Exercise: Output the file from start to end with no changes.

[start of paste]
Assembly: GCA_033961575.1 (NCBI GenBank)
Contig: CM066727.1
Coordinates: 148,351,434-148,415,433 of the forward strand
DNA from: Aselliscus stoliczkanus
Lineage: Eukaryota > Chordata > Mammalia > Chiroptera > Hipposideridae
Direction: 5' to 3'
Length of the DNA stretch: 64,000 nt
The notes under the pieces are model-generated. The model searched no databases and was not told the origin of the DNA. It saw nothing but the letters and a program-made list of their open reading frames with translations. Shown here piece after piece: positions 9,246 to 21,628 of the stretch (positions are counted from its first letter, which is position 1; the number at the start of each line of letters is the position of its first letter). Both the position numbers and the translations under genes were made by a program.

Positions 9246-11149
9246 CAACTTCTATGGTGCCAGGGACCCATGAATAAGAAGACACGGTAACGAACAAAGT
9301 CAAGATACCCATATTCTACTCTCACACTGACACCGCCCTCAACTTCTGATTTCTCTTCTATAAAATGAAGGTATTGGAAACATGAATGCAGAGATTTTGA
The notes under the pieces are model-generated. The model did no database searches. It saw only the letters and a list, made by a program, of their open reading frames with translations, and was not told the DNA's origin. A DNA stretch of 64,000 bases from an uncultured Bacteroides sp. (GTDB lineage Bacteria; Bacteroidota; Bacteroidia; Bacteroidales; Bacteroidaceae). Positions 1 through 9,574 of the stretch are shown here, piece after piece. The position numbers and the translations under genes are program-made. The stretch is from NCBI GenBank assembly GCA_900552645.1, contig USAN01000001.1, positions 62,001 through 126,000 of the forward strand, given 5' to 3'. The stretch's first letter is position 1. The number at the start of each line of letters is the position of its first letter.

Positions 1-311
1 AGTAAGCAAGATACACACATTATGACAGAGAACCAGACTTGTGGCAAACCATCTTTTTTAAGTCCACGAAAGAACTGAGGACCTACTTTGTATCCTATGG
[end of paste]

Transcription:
Assembly: GCA_033961575.1 (NCBI GenBank)
Contig: CM066727.1
Coordinates: 148,351,434-148,415,433 of the forward strand
DNA from: Aselliscus stoliczkanus
Lineage: Eukaryota > Chordata > Mammalia > Chiroptera > Hipposideridae
Direction: 5' to 3'
Length of the DNA stretch: 64,000 nt
The notes under the pieces are model-generated. The model searched no databases and was not told the origin of the DNA. It saw nothing but the letters and a program-made list of their open reading frames with translations. Shown here piece after piece: positions 9,246 to 21,628 of the stretch (positions are counted from its first letter, which is position 1; the number at the start of each line of letters is the position of its first letter). Both the position numbers and the translations under genes were made by a program.

Positions 9246-11149
9246 CAACTTCTATGGTGCCAGGGACCCATGAATAAGAAGACACGGTAACGAACAAAGT
9301 CAAGATACCCATATTCTACTCTCACACTGACACCGCCCTCAACTTCTGATTTCTCTTCTATAAAATGAAGGTATTGGAAACATGAATGCAGAGATTTTGA
The notes under the pieces are model-generated. The model did no database searches. It saw only the letters and a list, made by a program, of their open reading frames with translations, and was not told the DNA's origin. A DNA stretch of 64,000 bases from an uncultured Bacteroides sp. (GTDB lineage Bacteria; Bacteroidota; Bacteroidia; Bacteroidales; Bacteroidaceae). Positions 1 through 9,574 of the stretch are shown here, piece after piece. The position numbers and the translations under genes are program-made. The stretch is from NCBI GenBank assembly GCA_900552645.1, contig USAN01000001.1, positions 62,001 through 126,000 of the forward strand, given 5' to 3'. The stretch's first letter is position 1. The number at the start of each line of letters is the position of its first letter.

Positions 1-311
1 AGTAAGCAAGATACACACATTATGACAGAGAACCAGACTTGTGGCAAACCATCTTTTTTAAGTCCACGAAAGAACTGAGGACCTACTTTGTATCCTATGG